This now-famous observation, captured by the Atacama Large Millimeter/submillimeter Array (ALMA) in Chile, has gone one step further. In March, astronomers studying the emissions from the protoplanetary dust spotted something potentially groundbreaking. Close to the 10 million year-old star was a region lacking dust, possibly evidence for a world being born at roughly the same distance from the star as Earth orbits the sun. Could this be the earliest stages of the birth of an Earth-like planet? If so, the implications would be profound.
However, after carrying out computer simulations of the TW Hydrae protoplanetary disk, an international team of researchers led by Barbara Ercolano of Ludwig-Maximilians-Universität München, Germany, believes there may be another explanation for this innermost empty region and, sadly, it doesn't include a baby "Earth 2.0." In fact, the star may have aborted its birth.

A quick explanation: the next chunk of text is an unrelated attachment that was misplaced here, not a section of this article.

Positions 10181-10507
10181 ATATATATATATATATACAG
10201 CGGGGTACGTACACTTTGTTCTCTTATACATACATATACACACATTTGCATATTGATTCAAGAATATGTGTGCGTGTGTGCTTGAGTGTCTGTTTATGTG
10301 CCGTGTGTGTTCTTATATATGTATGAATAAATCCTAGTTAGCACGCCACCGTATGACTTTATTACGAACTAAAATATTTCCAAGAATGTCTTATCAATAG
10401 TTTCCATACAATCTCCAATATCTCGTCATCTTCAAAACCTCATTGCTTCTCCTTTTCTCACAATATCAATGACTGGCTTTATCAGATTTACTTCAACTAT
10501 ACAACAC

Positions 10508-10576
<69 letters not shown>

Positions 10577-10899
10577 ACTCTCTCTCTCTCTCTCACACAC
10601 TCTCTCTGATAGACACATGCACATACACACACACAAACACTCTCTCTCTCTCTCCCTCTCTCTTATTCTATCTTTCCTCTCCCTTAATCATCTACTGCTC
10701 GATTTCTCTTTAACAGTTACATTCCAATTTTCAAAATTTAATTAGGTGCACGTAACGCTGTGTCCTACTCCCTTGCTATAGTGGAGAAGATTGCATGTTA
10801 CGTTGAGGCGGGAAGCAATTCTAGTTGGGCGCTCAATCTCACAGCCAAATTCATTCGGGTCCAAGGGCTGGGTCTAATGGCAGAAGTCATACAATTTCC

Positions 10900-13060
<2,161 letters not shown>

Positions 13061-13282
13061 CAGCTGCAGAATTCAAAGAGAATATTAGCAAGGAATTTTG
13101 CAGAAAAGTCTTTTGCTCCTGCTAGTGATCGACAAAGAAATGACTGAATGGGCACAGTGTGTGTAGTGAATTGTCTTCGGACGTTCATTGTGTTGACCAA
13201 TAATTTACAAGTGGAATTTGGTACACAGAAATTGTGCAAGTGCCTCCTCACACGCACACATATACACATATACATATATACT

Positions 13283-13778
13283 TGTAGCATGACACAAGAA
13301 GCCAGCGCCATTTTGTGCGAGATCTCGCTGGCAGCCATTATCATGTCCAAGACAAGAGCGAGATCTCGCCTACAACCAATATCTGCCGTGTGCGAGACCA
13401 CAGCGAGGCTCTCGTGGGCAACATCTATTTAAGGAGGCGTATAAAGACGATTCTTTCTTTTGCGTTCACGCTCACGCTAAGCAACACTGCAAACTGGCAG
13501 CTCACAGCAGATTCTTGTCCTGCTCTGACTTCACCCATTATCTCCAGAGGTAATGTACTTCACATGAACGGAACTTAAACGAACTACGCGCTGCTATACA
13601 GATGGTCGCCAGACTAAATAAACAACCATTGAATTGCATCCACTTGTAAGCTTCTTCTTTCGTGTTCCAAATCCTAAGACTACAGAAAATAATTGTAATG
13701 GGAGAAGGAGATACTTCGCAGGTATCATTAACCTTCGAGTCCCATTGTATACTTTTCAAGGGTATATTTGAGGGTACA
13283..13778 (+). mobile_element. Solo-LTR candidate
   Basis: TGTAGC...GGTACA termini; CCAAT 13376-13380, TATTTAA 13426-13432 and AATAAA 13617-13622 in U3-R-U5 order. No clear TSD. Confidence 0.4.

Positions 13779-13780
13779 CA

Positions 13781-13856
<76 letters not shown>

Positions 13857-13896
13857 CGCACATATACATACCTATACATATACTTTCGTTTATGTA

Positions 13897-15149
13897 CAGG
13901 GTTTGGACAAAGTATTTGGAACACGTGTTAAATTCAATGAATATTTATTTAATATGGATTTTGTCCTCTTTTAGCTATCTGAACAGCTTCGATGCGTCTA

When stars are young, they pump out huge amounts of ionizing radiation and blast out powerful stellar winds, vaporizing any dust that strays too close and blowing away any gases. In the case of a planet-forming disk around a young star, this could mean a region close to the star would be burnt away, leaving a gap.
|ALMA observation of the TW Hydrae planet-forming disk, including the suspected Earth-like planet formation region that may, actually, be a region of photoevaporation.|
Although this is obviously bad news for seeing the birth of an Earth-like exoplanent, TW Hydrae is proving an unprecedented opportunity for astronomers to study the destructive nature of a star in its earliest stages of evolution.
From Discovery News